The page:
British holidaymakers are paying hundreds of millions of pounds in unnecessary charges when they use their credit and debit cards overseas.
Shops, restaurants and cash machines are offering tourists the option of paying in pounds rather than the local currency and applying a poor exchange rate if they take up the offer.
This costs UK tourists about £500m a year, analysis for the BBC has found.
The lower rates are equivalent to charging about 6% on each transaction.
But currency trader FairFX found that on some transactions tourists can lose up to 10% by paying in sterling rather than the domestic currency.
The practice of offering a pay-in-sterling option is called dynamic currency conversion.
Most tourists are on their guard against being stung by high prices. What they don’t expect is that they could be trapped by the payment system itself.
One of the biggest danger areas at the moment is the Netherlands, so much so that the Dutch consumer organisation, the Consumentenbond, is urging visitors to take extra care.
“Let me warn those that are being offered to pay by card and the shop owner says: ‘Would you like me to give you the exchange rate of what it will be in pounds’ – don’t do it”, says Sandra de Jong, who speaks for the group.
A high proportion of shops and bars in Amsterdam, the ones popular with tourists, offer dynamic currency conversion.
Dynamic currency conversion is sold as an extra convenience. But in practice, many British tourists are utterly non-plussed by the choice they are being offered.
“To be honest I find it very confusing,” Jim Begg from Belfast told me as he was setting out on a bike tour round the city, “I never know which is the right one to choose, though I know one gives a much better rate.”
Ollie, a student from Bristol, told me he was caught out when using a card for hotel bills.
“Initially I chose to pay in pounds because I thought that paying in home currency might be better for some reason, but we ended up paying quite a significant amount more.”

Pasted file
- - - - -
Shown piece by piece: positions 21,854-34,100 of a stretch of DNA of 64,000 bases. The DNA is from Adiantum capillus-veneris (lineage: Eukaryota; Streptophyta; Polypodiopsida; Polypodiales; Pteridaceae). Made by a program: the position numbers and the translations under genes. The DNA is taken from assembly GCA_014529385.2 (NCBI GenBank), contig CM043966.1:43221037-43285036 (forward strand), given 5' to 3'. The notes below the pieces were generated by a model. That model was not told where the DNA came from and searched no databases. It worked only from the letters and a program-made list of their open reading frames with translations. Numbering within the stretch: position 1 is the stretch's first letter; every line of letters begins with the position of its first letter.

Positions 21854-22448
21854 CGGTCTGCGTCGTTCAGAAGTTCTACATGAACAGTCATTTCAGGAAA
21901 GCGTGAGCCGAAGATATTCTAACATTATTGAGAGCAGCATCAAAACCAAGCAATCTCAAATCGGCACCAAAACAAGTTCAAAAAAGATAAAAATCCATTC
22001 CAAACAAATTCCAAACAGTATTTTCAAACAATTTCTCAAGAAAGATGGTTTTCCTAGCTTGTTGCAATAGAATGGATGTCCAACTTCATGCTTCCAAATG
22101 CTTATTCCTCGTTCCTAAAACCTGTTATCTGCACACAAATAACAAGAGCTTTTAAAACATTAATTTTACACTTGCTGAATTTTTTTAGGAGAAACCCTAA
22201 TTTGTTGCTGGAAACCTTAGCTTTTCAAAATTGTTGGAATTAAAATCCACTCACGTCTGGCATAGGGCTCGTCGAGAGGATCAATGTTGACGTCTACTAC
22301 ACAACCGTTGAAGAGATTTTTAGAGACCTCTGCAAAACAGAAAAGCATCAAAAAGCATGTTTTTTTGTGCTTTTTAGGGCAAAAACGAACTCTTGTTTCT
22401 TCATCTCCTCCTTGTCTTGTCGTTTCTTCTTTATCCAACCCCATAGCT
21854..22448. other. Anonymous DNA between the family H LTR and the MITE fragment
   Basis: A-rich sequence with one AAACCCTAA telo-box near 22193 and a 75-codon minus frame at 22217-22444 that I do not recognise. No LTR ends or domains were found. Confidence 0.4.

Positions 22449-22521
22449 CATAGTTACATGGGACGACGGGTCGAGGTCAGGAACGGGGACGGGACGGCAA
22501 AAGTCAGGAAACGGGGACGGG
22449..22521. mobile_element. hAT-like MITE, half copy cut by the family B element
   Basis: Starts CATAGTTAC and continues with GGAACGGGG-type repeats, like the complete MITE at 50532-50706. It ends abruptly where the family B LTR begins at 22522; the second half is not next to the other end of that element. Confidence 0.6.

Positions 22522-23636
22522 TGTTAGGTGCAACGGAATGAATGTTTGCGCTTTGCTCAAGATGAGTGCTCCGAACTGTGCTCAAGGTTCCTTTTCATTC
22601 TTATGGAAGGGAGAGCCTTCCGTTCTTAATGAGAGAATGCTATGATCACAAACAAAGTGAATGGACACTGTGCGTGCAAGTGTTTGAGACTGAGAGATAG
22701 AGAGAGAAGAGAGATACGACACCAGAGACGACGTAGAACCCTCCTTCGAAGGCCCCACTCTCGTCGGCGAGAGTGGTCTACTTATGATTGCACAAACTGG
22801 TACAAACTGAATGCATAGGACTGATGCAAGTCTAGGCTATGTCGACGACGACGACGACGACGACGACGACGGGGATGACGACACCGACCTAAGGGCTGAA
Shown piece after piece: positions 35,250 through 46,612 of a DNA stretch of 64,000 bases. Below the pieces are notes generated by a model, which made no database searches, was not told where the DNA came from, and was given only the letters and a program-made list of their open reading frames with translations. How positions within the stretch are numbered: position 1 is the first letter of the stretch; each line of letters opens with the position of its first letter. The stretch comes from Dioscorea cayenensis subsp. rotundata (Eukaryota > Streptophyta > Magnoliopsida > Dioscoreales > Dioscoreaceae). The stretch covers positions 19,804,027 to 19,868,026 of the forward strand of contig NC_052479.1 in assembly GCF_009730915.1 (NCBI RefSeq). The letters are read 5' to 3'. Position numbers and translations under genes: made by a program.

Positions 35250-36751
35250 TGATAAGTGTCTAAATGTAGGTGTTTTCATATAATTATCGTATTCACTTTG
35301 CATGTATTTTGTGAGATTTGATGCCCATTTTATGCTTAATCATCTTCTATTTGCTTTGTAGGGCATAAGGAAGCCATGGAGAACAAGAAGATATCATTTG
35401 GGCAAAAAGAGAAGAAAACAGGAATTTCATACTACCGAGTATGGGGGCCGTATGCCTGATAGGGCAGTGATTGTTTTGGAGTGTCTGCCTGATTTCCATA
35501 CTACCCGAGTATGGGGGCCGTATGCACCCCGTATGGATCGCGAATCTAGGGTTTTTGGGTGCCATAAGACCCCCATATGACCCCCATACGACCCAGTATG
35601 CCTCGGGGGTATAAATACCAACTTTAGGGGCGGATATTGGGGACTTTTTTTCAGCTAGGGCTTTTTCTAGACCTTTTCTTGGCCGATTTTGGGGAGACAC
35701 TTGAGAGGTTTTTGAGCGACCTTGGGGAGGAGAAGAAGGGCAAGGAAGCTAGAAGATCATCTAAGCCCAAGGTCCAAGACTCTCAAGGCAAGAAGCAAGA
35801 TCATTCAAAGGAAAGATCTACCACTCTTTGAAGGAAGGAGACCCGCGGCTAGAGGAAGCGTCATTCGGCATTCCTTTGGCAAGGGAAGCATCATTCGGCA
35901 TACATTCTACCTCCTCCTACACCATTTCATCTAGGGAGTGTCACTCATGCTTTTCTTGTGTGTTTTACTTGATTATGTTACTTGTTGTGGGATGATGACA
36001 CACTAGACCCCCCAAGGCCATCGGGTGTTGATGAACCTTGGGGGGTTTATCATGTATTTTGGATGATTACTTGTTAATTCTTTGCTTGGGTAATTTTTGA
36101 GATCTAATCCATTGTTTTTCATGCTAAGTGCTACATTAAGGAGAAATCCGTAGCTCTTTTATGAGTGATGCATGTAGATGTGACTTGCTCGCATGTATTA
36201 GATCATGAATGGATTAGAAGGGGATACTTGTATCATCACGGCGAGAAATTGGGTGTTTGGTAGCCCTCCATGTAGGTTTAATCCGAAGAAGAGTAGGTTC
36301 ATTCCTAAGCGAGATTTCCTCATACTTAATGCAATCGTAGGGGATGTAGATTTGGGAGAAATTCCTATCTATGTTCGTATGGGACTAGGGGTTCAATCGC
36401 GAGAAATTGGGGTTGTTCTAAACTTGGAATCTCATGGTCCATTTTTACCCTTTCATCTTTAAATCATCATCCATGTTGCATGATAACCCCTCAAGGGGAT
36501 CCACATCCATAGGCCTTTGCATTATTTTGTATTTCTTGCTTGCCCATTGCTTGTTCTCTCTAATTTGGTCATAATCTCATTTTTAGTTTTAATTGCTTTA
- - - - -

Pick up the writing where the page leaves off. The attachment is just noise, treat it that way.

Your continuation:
Pounds or euros?
At a cheesemonger, once my card went into the payment machine, up popped a choice: a price in euros and a price in pounds.
What happens is that if you buy in euros the transaction goes through a standard route, with the exchange rate set by Mastercard or Visa, although your bank can impose an additional charge.
But if you choose to pay in pounds, your money is changed on the spot by the shop’s bank or payment processor. And they decide on the rate.
With the cheese I was buying, that meant a loss of 3.5% compared with the Mastercard rate.
Then, in a bar for lunch, I was offered an exchange rate which hacked a 5% slice out of my money.
And at a cash machine in a shop, the hit if I chose to pay in pounds for a cash withdrawal was nearly 10%. Less than 1.02 euros for each of my pounds, rather than the 1.13 euros available that day via Mastercard.
The lesson is a clear one: it’s almost always better to pay in the local currency.
The BBC asked the currency card and foreign exchange provider FairFX to estimate how much people were being charged for dynamic currency conversion, by analysing its customers’ overseas spending.
It says that based on the average fee of 6%, UK travellers are being charged just under £500m a year.
Overall, one-in-five foreign transactions are affected, but in some countries and with some transactions the proportions are much higher.
At least half of the UK spend on cards in the Netherlands and Hungary is subject to the charges, and more than half of cash withdrawals in Sweden.
Thailand, Malta, Spain, Cyprus and Turkey all come high in the list of countries where people should be careful.
Dynamic currency conversion is legal in the UK and across Europe, as long as traders display not just the price but also the exchange rate being used before the payment is made.
But often the rate isn’t shown in the form British tourists are used to and, in any case, most people find it hard to assess a rate on the spot.
“The way it is pushed is abhorrent,” says James Hickman from FairFX, “The amount they charge should be capped.”
Who benefits? The gains are usually split between the trader and the trader’s bank or payment processor.
That means dynamic currency conversion can be sold to shops and other businesses as a way of recouping their banking costs and even make a profit on top.